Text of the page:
WHAT (Women, Hot-flashes, Activity, Trial) - Physical Activity for Treatment of Hot Flushes Among Postmenopausal Women (WHAT)
Recruitment status was: Active, not recruiting
More than 60 % of women experience hot-flashes during postmenopausal and 20 % have serious symptoms. Use of combined estrogen/progesterone therapy reduces hot-flashes effectively. In 2001, results from the randomized controlled WHI-study (Womens Health Initiative) showed increased risk for breast cancer and hearth-disease among users of combined estrogen/progesterone therapy. This reduced the use of combined estrogen/progesterone therapy. Many women seek alternative treatment for hot-flashes. They are often told that physical activity can reduce intensity and frequency of hot-flashes. The evidence for this advice is sparse.
The primary hypothesis tested in the WHAT-study will be: Increased physical activity reduce frequency and intensity of hot-flushes among sedentary postmenopausal women with bothersome hot-flushes.
The WHAT-study is designed as a pragmatic randomized controlled clinical trial. To answer the primary hypothesis we will need approximately 500 participants. The logistic in a pragmatic trial of a complex intervention are complicated and we decided to first run a pilot study with 50 participants as a feasibility study. The pilot gives us opportunity to gain experience with possible problems like withdrawals and injuries.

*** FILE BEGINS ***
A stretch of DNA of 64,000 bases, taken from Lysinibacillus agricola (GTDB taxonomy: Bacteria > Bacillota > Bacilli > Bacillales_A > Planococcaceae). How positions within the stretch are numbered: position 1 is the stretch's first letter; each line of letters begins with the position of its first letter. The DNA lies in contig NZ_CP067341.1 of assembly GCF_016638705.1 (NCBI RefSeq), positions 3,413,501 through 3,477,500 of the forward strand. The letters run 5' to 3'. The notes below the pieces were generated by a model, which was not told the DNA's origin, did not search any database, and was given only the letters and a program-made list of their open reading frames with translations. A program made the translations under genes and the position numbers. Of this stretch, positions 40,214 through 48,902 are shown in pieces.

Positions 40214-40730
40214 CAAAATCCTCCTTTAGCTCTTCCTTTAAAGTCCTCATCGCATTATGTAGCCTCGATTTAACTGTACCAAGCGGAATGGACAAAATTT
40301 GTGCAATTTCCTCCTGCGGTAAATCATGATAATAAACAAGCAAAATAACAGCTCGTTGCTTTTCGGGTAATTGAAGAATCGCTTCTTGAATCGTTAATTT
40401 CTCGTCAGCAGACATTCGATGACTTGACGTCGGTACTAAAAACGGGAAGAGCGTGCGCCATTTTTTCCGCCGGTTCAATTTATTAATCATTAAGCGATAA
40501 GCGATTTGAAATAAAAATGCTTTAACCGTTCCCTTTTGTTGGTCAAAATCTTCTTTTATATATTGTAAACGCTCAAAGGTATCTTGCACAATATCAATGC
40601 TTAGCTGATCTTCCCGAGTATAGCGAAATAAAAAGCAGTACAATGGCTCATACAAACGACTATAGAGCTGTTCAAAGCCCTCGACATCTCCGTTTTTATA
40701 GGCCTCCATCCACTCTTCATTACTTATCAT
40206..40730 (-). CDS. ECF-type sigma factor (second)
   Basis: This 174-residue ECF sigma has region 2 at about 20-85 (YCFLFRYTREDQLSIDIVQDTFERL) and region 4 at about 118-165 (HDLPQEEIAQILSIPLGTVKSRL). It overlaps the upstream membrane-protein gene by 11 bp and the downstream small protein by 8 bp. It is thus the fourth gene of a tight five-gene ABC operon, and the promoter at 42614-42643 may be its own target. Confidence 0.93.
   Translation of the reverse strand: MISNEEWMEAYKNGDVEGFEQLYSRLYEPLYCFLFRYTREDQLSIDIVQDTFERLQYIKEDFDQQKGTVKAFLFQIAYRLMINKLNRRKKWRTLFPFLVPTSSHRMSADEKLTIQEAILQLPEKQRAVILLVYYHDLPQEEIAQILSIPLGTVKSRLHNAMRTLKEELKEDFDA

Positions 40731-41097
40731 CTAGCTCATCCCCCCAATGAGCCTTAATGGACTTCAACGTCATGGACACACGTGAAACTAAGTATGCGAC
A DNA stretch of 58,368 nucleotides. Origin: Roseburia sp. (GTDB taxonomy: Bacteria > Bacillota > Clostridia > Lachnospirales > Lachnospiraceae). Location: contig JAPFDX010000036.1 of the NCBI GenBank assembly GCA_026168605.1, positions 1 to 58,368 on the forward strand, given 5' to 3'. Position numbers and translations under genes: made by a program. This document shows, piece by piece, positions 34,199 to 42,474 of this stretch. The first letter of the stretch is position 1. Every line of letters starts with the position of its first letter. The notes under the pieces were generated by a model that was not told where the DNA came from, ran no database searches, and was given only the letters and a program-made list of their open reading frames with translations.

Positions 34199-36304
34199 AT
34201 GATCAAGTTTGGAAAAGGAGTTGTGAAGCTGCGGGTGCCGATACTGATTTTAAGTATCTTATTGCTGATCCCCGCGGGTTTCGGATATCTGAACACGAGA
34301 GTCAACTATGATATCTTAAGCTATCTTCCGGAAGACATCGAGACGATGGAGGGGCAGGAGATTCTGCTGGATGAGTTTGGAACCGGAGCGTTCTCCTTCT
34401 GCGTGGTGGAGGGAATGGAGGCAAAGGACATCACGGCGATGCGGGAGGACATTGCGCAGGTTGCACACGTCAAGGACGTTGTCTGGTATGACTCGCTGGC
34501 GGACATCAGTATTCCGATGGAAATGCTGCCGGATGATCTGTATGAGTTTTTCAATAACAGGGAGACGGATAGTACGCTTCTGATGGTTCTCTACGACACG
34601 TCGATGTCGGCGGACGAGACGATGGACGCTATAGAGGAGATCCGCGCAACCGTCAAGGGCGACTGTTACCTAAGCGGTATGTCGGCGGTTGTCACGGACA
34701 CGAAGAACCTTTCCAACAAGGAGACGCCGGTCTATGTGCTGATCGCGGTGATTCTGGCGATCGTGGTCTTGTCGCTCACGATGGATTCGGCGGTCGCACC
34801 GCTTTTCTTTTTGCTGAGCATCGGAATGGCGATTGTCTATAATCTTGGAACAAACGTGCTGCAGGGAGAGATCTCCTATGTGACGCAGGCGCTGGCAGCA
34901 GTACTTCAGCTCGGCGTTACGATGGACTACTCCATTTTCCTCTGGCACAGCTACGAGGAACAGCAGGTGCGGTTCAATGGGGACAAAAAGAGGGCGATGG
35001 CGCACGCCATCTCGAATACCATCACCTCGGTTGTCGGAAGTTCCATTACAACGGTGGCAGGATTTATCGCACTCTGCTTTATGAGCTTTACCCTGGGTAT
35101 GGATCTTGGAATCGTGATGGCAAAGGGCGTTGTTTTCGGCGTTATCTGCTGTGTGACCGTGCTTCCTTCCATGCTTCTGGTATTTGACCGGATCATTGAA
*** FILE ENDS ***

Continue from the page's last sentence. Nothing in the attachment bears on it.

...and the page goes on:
Behavioral: Physical activity intervention program
|Study Design:||Allocation: Randomized
Intervention Model: Parallel Assignment
Masking: Open Label
Primary Purpose: Treatment
|Official Title:||WHAT - Effectiveness of Physical Activity for Treatment of Hot Flushes Among Postmenopausal Women. A Randomized Controlled Pragmatic Pilot Study|
- Change in mean hot-flashes frequency and intensity (per 24/hours). [ Time Frame: Baseline, 4 weeks, 8 weeks, 12 weeks, 16 weeks , 6 months and 1 year ]Potential participants receive a diary by mail and are asked to record frequency and severity of hot flashes and duration of sleep at night for a period of 14 subsequent days. During the study period the participants record frequency and intensity of hot flashes and duration of sleep at night for a period of 7 subsequent days at 4, 8, 12, 16 weeks and 6 months and one year.